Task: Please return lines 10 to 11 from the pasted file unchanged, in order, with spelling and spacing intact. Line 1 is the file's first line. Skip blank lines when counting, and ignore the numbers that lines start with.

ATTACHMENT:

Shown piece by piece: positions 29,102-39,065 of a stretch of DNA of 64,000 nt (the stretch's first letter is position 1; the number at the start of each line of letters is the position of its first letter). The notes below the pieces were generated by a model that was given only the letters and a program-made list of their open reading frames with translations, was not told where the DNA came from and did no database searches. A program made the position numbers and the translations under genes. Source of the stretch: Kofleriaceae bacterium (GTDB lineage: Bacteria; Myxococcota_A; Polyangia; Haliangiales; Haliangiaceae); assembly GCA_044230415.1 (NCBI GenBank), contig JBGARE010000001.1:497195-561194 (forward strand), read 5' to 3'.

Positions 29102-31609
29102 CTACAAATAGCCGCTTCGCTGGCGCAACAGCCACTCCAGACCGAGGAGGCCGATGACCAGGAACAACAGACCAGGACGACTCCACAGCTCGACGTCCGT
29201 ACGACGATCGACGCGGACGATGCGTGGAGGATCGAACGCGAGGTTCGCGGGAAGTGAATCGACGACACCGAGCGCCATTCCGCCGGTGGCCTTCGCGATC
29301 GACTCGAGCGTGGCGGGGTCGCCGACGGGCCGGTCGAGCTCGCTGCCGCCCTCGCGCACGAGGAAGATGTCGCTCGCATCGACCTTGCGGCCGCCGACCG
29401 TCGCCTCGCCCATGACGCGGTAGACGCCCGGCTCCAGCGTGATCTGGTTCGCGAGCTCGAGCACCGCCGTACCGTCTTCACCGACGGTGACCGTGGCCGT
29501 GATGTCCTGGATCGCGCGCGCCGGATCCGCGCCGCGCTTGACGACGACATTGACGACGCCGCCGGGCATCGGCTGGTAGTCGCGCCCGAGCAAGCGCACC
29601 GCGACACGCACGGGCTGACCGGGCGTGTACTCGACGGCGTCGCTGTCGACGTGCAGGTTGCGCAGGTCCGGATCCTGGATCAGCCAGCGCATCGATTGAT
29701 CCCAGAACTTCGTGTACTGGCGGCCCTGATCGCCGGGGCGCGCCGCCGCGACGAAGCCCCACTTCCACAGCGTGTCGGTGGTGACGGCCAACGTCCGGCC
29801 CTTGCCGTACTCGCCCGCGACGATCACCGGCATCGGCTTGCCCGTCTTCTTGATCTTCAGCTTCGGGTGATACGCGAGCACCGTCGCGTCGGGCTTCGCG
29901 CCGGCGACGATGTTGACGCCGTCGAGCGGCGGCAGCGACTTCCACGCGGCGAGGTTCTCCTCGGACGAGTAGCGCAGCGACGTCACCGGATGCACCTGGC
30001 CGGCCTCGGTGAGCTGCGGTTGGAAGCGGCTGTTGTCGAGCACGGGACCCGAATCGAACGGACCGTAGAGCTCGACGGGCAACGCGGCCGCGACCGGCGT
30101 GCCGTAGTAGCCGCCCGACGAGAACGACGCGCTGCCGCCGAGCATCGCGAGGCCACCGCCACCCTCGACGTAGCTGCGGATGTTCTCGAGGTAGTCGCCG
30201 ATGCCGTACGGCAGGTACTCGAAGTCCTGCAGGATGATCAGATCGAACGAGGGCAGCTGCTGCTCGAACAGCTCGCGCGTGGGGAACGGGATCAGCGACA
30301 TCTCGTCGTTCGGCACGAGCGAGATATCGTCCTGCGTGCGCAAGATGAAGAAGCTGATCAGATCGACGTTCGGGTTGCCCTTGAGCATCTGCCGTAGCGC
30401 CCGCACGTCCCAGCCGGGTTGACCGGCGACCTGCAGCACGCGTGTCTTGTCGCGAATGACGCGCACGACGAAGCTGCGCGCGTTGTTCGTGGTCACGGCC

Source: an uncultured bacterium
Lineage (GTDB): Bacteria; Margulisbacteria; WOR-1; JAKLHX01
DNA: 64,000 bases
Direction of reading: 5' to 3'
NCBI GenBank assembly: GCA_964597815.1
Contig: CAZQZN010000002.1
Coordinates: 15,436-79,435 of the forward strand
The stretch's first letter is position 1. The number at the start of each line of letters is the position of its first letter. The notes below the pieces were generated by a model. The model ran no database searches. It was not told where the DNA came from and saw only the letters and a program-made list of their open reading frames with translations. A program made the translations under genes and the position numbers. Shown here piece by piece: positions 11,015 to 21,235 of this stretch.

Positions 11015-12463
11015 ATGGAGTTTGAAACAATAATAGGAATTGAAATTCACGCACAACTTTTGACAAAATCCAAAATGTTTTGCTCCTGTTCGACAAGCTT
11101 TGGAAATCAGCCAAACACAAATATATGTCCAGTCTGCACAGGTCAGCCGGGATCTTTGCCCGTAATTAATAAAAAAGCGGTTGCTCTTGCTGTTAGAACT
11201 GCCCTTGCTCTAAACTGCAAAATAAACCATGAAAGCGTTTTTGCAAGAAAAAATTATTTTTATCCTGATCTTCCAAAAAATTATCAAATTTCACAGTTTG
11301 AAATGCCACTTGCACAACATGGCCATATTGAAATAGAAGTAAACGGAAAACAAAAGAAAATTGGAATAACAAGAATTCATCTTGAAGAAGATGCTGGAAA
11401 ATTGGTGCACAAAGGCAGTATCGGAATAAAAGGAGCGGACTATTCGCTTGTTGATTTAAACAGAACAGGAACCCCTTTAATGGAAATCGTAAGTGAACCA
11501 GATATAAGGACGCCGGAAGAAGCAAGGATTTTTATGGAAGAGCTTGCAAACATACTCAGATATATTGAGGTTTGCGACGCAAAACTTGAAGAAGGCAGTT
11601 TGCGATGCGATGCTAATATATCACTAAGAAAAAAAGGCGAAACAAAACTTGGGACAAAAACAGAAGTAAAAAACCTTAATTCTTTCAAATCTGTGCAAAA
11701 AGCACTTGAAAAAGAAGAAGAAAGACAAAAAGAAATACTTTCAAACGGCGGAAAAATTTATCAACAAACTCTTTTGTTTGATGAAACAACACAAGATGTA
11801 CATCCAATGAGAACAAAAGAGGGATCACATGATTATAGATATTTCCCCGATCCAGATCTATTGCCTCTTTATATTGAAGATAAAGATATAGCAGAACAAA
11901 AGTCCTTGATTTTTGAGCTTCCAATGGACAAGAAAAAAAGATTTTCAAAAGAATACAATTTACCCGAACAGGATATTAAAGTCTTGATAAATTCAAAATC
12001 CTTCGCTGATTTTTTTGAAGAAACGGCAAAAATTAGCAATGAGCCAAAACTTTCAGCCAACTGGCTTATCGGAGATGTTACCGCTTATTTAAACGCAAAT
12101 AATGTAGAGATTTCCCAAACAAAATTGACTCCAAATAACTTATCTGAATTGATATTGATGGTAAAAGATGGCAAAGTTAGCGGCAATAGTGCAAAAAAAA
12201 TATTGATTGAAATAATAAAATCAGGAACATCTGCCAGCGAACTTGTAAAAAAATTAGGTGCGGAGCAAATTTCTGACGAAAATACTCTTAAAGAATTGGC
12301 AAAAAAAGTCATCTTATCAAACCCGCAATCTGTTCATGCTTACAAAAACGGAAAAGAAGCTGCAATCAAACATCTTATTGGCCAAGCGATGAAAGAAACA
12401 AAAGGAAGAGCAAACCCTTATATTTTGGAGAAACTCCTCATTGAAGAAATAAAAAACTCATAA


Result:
29801 CTTGCCGTACTCGCCCGCGACGATCACCGGCATCGGCTTGCCCGTCTTCTTGATCTTCAGCTTCGGGTGATACGCGAGCACCGTCGCGTCGGGCTTCGCG
29901 CCGGCGACGATGTTGACGCCGTCGAGCGGCGGCAGCGACTTCCACGCGGCGAGGTTCTCCTCGGACGAGTAGCGCAGCGACGTCACCGGATGCACCTGGC